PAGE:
Jacksonville ranks among the top cities and regions in the world in fostering successful startup businesses and that’s no idle boast from local cheerleaders.
Really. It’s no joke. Even researchers were scratching their heads when Jacksonville popped up as a leading global entrepreneurial city.
According to the results of a two-year study released this month, Jacksonville is more conducive to startup business success than many cities such as Moscow, Miami, Atlanta and Tel Aviv, Israel.
The analysis conducted by the University of Southern California Marshall School of Business looked at global startup success for 2014 and 2015 and found that the United States created 65 percent of the world’s startup businesses or what the study calls “unicorn” businesses, startup companies that grew to exceed $1 billion in valuation for any month during the study period.
The Silicon Valley region of California led the world in those companies, accounting for 39 percent of the unicorns tracked in the two-year period. New York came in second with 9 percent, followed by Beijing at 6 percent and Los Angeles at 5 percent.
Among a slew of cities that had about 1 percent of the “unicorns” was Jacksonville. It was in a thicket that included Chicago, Singapore, London, Stockholm, Berlin, Moscow and Prague. Jacksonville ranked higher than Atlanta and Miami, which didn’t even show up.
BETTER THAN SYDNEY
Gerard Tellis, the USC professor who oversaw and compiled the results of the study, said when Jacksonville appeared among the world leaders in entrepreneurial development, he thought the study had gone awry.
“I thought it was an error. So I sent it back to my assistants,” Tellis said with a laugh. “We didn’t know there was a city called Jacksonville.
“Jacksonville was above Moscow, Sydney, Vancouver, Tel Aviv and so on, so I thought there must be something wrong,” Tellis said. “But it was correct.”
The anomaly of Jacksonville’s placement on the list caused Tellis to research further and he said the city showed up specifically because of one company: Fanatics Inc., the sports apparel and memorabilia online retailer that is now valued at over $3 billion.
Fanatics started as a small store inside The Avenues mall in 1995 and eventually grew into an Internet behemoth. The company, headquartered in Jacksonville, takes in more revenue than Nike and has huge production and service facilities on Jacksonville’s northwest side. It employs more than 6,000 people in over a half-dozen cities.
Last week, Fanatics acquired European Internet sports apparel company Kitbag based in the United Kingdom. That company alone has more than $100 million in annual revenue.
Given the huge growth of Fanatics, Tellis said the company reflects positively on Jacksonville as a startup community, even though he acknowledged he did not know there was a startup movement in Jacksonville.
“The thing that was a breakthrough was that they [Fanatics] moved online and were able to reach an audience that was far beyond Jacksonville, the whole U.S. market and probably a global market at this point,” Tellis said.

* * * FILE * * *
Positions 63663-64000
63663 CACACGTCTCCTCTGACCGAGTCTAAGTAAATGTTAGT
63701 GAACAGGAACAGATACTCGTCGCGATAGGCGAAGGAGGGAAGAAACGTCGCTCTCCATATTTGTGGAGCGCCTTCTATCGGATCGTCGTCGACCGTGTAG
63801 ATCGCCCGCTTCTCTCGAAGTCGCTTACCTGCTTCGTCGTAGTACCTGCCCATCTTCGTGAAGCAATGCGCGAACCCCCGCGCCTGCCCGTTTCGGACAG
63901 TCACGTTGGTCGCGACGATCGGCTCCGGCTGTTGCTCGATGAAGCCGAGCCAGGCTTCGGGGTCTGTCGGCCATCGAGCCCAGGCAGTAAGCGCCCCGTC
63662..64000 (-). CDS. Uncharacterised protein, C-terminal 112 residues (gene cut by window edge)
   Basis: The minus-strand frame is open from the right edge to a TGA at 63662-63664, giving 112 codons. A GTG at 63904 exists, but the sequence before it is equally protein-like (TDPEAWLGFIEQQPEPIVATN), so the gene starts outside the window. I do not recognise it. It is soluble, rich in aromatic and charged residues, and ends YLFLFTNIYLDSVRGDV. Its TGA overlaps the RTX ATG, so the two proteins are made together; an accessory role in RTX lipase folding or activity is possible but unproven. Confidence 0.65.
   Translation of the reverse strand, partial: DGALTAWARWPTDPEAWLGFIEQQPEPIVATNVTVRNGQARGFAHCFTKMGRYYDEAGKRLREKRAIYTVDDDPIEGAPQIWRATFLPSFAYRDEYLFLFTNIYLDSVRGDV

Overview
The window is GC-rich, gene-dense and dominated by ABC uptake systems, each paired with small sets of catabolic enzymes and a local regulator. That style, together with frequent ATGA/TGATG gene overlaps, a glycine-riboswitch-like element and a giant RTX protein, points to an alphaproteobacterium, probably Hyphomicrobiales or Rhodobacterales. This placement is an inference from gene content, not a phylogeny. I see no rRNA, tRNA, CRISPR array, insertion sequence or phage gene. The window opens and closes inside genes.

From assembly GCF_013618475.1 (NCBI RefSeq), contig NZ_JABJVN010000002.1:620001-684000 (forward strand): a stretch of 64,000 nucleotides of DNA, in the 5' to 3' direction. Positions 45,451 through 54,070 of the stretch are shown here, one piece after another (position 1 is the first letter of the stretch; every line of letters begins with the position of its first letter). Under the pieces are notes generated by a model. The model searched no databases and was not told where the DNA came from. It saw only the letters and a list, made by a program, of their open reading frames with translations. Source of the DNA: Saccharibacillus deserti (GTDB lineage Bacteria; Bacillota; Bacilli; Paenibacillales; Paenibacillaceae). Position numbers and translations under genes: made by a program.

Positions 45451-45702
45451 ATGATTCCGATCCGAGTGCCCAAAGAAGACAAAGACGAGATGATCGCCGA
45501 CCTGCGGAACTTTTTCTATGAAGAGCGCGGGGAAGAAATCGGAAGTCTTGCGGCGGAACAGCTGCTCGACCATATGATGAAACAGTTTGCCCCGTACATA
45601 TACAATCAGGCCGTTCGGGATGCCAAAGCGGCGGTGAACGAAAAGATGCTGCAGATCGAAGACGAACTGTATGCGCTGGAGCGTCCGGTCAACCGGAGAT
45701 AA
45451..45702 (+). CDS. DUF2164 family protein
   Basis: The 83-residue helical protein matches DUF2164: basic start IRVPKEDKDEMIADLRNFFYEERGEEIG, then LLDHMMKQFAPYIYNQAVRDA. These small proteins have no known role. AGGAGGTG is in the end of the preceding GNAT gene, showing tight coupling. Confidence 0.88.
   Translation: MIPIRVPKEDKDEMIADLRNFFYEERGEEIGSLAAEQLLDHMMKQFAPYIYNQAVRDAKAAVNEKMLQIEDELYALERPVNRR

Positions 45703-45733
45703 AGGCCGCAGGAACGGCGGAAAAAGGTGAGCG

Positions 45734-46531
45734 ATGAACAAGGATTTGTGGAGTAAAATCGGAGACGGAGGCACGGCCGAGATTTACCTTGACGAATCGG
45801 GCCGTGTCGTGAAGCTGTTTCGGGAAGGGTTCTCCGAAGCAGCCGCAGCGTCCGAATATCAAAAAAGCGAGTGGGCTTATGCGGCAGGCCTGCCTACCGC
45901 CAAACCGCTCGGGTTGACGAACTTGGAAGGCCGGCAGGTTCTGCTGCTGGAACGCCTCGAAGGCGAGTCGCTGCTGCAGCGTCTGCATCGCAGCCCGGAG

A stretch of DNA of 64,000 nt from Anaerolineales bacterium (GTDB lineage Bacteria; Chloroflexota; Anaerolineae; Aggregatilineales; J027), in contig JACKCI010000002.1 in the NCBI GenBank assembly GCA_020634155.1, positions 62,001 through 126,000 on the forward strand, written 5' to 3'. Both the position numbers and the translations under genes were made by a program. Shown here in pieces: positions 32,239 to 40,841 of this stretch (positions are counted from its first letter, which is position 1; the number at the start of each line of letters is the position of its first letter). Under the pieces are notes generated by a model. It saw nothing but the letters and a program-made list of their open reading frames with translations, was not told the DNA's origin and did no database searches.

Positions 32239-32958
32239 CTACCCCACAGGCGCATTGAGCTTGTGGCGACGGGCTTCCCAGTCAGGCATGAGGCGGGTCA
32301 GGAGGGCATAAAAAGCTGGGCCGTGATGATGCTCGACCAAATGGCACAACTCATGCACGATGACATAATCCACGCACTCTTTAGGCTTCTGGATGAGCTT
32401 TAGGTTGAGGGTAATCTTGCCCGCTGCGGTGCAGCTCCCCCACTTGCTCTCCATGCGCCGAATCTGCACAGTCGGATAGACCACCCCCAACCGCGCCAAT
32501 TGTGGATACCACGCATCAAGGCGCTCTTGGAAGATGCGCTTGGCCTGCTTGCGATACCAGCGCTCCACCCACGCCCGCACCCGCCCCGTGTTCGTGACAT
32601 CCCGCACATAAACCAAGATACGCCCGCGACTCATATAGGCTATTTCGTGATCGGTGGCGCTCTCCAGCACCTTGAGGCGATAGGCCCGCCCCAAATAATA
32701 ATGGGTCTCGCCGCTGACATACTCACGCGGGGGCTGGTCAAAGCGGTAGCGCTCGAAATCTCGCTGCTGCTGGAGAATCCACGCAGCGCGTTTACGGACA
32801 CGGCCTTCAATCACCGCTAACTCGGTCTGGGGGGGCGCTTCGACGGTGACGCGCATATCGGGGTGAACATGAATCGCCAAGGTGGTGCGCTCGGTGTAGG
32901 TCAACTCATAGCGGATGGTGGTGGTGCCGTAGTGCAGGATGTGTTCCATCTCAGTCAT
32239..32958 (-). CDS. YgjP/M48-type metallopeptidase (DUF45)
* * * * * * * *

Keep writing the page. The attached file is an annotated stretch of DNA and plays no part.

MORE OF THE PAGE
“You have small cities like Jacksonville which [technologically] are not on the map. But since they are not on the map they have nothing to protect so they are eager to move ahead. I think it’s that openness to new ideas, working hard to establish a climate toward enterprise that attracts business and enables business to grow,” Tellis said.
Attempts to reach Fanatics officials for comment Friday afternoon were unsuccessful.
Kate Stewart helped form the Jax Community of Entrepreneurs 1½ years ago to foster such a mentality. The organization, which now has more than 1,000 members, provides networking and support for entrepreneurs. It was developed as an offshoot of the One Spark crowdfunding festivals that started in 2013 and were originally geared toward highlighting startup concepts and entrepreneurial pursuits.
Stewart said while Fanatics is the stellar and rare example of a startup that rocketed to wild success, it remains an icon for the Jacksonville startup community.
“I think it’s hugely important,” said Stewart. “It doesn’t happen to very many companies. But the fact that we do have a local company that has produced over $1 billion in valuation shows that it’s possible and it’s possible in Jacksonville.”
Beyond Fanatics, other local companies that originated as startups are now enjoying financial success in Jacksonville. With that success, Stewart said, comes the template and path for others to follow.
“Startups that are successful, the founders and executives, are now spending time mentoring our new companies. So, we’re finding ways to build the bridges and allowing those who have gone before to leverage their experience to help the younger companies,” Stewart said.
Jacksonville City Councilman Aaron Bowman, who is also the vice president of the business development organization JAXUSA Partnership, said he wasn’t overly surprised that Jacksonville popped up in the analysis. But it is impressive, he said.
“It’s exciting. When you look at every big company, they all started off small,” Bowman said.
He said the city is already starting to see tangible impact from its reputation as a startup haven.
“What I’m seeing is quality of life. The young kids want to live someplace first and worry about their jobs second,” Bowman said. “They’re coming because of the Beaches, the river, the sporting venues, museums and social lives.
“Why is that important? Because if you’re not a young, growing city, you’re a dying city. So, bringing in the youthful energy keeps us at the forefront of everything,” Bowman said.
This story originally appeared in The Florida Times-Union.